In my maximum debt scenario, my hypothetical student has been enrolled continuously since HECS started in 1989. Until 2002, he/she takes the most expensive HECS course on offer. When the PELS scheme for full-fee postgraduate students starts in 2002, he/she takes the most expensive MBA course for $48,000 a year for two years (though in reality you need business experience to get into these courses). They then find another postgraduate course to do for another couple of years over 2004 and 2005, at $30,000 a year. Now they are covered by the capped FEE-HELP loan scheme, and to max that out I enrol them in a full-fee medicine course for $25,000 a year for four years. In 2010 I switch them to a Commonwealth-supported place to continue the medical course, with a HECS-HELP loan of just under $9,000.
The total debt for all this, including the effects of indexation, is $371,787. Continue reading “Has anyone really accrued a HELP debt of $384,957?”
Being vice-chancellor of a sandstone university does not seem like the path to a long life. First Alan Gilbert died far too young, and now Gavin Brown. He had a heart attack and died after his Christmas lunch, aged 68.
In my time as David Kemp’s higher education adviser in the late 1990s, Brown like Gilbert stood out among the vice-chancellors. Gilbert was an entrepreneur and visionary type, and you always knew what he thought. Brown struck me as a canny character; the Scottish accent and a left eye that did not follow the right distracting you from what he was up to.
Though Brown did what VCs needed to do in the 1990s in pursuing full-fee students – including, controversially, domestic undergradates – in other respects a cigar-smoking, racetrack-going academic seems like someone from another, more leisurely and less ‘performance’ oriented era. We probably won’t see any more people like him leading the top universities.
Gavin Brown, RIP.
Perhaps because departments know that incoming government briefs are subject to FoI they are mostly pretty uninteresting. DEEWR’s is largely a bland summary of current policy.
But there was one small gaffe that amused me. Among the ‘fronts’ on which the Department is promising ‘effort’:
‘drafting and introducing legislation to enable compulsory student union fees’
The government’s language has otherwise emphasised student ‘services’ and ‘amenities’ rather than student unions. In introducing the latest bill to Parliament, Peter Garrett said:
Let me be clear—the bill is not a return to compulsory student unionism.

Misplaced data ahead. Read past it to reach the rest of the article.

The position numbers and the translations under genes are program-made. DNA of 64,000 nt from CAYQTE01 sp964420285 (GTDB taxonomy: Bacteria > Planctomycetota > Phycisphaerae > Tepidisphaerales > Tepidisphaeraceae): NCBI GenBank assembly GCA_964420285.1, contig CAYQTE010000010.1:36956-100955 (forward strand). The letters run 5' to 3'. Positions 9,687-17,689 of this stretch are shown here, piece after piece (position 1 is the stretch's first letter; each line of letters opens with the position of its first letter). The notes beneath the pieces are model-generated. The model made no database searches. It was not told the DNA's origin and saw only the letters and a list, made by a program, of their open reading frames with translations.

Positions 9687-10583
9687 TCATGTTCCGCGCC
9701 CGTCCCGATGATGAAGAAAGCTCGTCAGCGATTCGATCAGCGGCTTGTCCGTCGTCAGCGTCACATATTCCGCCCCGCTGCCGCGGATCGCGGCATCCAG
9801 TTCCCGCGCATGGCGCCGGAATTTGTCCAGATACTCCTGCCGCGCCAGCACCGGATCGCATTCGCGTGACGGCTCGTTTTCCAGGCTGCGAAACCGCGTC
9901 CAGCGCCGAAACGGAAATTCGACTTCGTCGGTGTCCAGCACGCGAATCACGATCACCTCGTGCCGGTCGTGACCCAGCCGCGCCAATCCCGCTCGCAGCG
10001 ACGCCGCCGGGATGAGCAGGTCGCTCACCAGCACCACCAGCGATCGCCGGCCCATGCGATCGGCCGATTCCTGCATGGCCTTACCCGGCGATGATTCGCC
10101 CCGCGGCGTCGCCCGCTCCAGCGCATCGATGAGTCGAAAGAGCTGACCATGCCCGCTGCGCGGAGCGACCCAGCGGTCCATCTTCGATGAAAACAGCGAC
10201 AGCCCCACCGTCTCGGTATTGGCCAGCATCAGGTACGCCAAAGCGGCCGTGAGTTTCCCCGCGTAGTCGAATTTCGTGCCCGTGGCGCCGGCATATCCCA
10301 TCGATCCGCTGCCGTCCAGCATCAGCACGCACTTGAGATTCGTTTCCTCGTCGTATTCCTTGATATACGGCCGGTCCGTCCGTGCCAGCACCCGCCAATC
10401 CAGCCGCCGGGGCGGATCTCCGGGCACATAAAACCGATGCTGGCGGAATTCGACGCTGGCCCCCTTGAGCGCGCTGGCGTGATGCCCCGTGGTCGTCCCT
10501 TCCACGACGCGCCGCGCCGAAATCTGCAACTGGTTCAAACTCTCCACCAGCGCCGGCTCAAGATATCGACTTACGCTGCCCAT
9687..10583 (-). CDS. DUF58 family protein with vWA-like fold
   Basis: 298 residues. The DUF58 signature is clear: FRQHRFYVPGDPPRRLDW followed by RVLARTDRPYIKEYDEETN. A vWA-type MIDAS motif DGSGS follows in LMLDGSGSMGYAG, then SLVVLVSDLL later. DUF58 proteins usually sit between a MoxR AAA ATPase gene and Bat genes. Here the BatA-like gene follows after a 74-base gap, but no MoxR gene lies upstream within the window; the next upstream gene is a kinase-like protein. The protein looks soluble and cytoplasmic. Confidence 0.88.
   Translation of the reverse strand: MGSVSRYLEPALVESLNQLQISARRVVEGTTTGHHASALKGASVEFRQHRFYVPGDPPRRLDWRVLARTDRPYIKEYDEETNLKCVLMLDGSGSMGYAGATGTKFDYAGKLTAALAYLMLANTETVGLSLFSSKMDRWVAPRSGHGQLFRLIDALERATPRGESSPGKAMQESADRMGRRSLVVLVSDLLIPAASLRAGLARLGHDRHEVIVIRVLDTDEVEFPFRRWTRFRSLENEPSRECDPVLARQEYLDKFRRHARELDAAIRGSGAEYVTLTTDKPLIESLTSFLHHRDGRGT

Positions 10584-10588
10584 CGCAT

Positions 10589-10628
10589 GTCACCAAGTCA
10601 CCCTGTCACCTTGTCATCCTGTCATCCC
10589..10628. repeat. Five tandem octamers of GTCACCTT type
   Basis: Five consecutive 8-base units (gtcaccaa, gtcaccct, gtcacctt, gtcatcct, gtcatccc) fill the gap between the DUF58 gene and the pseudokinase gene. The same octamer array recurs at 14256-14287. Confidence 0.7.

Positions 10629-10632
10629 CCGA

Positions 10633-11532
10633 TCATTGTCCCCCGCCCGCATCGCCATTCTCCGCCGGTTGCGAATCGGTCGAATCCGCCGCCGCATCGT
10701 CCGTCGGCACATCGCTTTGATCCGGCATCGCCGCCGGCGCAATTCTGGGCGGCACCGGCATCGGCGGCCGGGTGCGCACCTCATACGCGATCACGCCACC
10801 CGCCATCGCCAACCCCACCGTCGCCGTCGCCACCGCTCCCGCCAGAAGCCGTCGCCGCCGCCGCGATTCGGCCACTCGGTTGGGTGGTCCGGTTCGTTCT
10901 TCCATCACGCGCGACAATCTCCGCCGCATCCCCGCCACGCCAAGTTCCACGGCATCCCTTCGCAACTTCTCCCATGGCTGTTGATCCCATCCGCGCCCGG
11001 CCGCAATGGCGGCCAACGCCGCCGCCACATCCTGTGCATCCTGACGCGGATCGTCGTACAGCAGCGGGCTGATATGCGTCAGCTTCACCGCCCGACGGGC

The truth is somewhere in between. Under the bill, there need not be a student union. But there is nothing stopping a university from funding one, and in draft guidelines there are requirements that there be democratically elected student representatives, that universities provide resources to these representatives, and consult them on use of the amenities fee.
Out of the incoming government brief, the media picked up on a point I made back in August , that there would be a $20 billion plus price tag to the Green promise to abolish student tuition fees and write of the HELP debt. Fortunately this insanity will be ignored by the ALP.
An implication in complaints about rising university student:staff ratios is that things are getting worse for students.
We don’t have any measures of student learning, the most important indicator, but we do have from the course experience questionnaire sent to all completing students a series of questions on satisfaction with teaching, which together form the ‘good teaching scale’ (GTS). These questions cover time spent commenting on work, helpfulness of feedback, whether students were motivated to do their best work, how good lecturers were at explaining things, whether lecturers worked hard to make their subjects interesting, and whether staff made an effort to understand difficulties students might be having.
Contrary to what we would expect if SSRs were a major teaching problem, all the GTS scores have improved steadily since 1997, though from a low base. In 1997 on average 39% of completing students gave a clearly satisfied rating to the teaching questions (ie the top two points on a five point scale). By 2009 this was up to 52%. Continue reading “Have higher student:staff ratios been bad for student satisfaction?”
Should we worry that uni student numbers have grown more quickly than academic staff numbers? The history of school research on student:staff ratios suggest that we should be cautious about making lower SSRs a policy priority. Most analysis has found little or no educational benefit in reducing school student:staff ratios. Increased SSRs may be a sign of higher productivity rather than a problem.
Given that uni students are supposed to be more independent learners than schools students, universities (with rare exceptions like the Oxbridge tutorial system) have always used large groups methods of instruction such as lectures. Unis can teach many more people at the same time than schools.
On interesting question is whether if the class expands beyond the size where personal interaction is feasible, does it matter whether there are 100, 200, 300 or more students in the room? If, as the school research suggests, it is teacher quality that matters most to learning it might be better to have the best lecturer teach a class of 300 than to have six not-so-good lecturers take six classes of 50. Continue reading “Do uni class sizes matter?”
Universities often complain about rising student:staff ratios. These rose from around 14:1 in 1990 to around 21:1 in 2007.* By contrast in schools student:staff ratios declined from 15.4:1 to 13.9 to 1.
But what does a student:staff ratio actually mean for teaching in a university context? In schools, a student:staff ratio of 14:1 will often mean just that – than in the average school, there are 14 students for every 1 member of the teaching staff.
In universities that isn’t the case. A student:staff ratio of 21:1 means 21 full-time equivalent students (EFTSL) to each full-time equivalent (FTE) teaching or teaching/research staff member. Due to part-time uni students, there are 1.4 persons for every EFTSL. But due to casualisation of university teaching staff, according to a report in the Higher Education Supplement one staff FTE could be 7 or 8 casuals (they represent about 20% of FTE teaching staff). So on a person to person basis, the university student:staff ratio is likely to be less than 21:1. Continue reading “Are student:staff ratios a useful university indicator?”